There is a fundamental conflict between the desire of the respondents to adopt CLEs in their teaching and a deep pessimism about the abilities of students to use them. On the one hand, respondents recognized the promise of CLEs in instruction, both in their familiarity to students and in their democratizing potential. As one scholar put it, "This generation of students is a digital generation and they will naturally expect learning to be visual and fast, and conducive to their culture that celebrates transcience over understanding." Another noted, "I think it inevitable that increased access to knowledge will help democratize the academy in a way comparable to the effects of the GI Bill in the post WWII era." Strong words indeed.
The downside of this is the facile and uncritical way that many respondents see current undergraduates engaging CLEs: "I am constantly amazed at how few of these members, supposedly, of the first 'wired' generation, use computers in any really meaningful way. . . . Many can barely use word-processing software-I really do believe that they lose files at the last minute, etc, because they barely know how to use the computer at all. They certainly don't have a clue what to do when their printer turns on them, the system crashes." Another pointed to our need as a profession to eradicate the student mindset that "if it is not on the web, it does not exist. We need to integrate information literacy into undergraduate teaching at a much faster pace." Our students use the Internet as a primary resource, and if we do not we risk becoming increasingly antiquated, and perhaps even irrelevant as a profession of educators and public intellectuals.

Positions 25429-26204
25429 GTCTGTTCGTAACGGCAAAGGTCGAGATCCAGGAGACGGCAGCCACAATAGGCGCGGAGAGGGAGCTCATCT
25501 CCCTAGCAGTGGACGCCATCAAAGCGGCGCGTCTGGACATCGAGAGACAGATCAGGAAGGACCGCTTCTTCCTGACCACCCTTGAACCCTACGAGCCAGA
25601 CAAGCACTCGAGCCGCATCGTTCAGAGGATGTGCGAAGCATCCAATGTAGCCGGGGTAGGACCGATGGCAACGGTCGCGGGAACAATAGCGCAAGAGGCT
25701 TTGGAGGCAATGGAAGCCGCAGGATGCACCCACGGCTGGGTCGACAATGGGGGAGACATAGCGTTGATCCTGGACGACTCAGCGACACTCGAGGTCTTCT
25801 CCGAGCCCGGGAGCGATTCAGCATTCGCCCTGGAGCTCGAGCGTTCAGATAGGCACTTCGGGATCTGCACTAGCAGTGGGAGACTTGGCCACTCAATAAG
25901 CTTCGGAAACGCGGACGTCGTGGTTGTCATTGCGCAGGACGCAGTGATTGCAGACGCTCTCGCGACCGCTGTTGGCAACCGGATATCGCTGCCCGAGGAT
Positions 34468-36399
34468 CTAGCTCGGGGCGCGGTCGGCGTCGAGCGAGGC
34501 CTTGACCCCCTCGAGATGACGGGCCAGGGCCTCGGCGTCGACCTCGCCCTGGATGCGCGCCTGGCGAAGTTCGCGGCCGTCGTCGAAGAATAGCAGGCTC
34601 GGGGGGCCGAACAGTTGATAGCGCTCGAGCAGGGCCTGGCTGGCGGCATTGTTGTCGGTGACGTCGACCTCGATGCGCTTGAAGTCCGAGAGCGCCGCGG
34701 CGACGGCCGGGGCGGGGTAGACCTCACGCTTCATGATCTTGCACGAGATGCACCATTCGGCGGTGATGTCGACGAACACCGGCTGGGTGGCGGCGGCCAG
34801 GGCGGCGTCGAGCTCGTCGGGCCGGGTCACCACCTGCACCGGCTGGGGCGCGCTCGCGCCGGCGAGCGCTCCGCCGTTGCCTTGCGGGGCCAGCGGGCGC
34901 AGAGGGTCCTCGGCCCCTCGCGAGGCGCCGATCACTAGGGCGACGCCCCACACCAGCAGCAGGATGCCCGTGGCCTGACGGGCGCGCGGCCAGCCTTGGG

Speed and ease of use, which are considered positive CLE contributions when the respondents refer to their personal use, are negative features when students use CLEs as the shortest distance to completing an assignment. This paradox sits at the heart of CLE use: if so many scholars disparage the ability of their students to use CLEs, and indeed doubt their ability ever to use them effectively, then it appears CLE integration in teaching has little value. Nevertheless, and perhaps contrary to the force of their specific concerns, most respondents believe there is a need to continue this process. None of the respondents suggested how historians might address this conflict.
3. What impact will CLEs have on the library skills and research methods of scholars and students?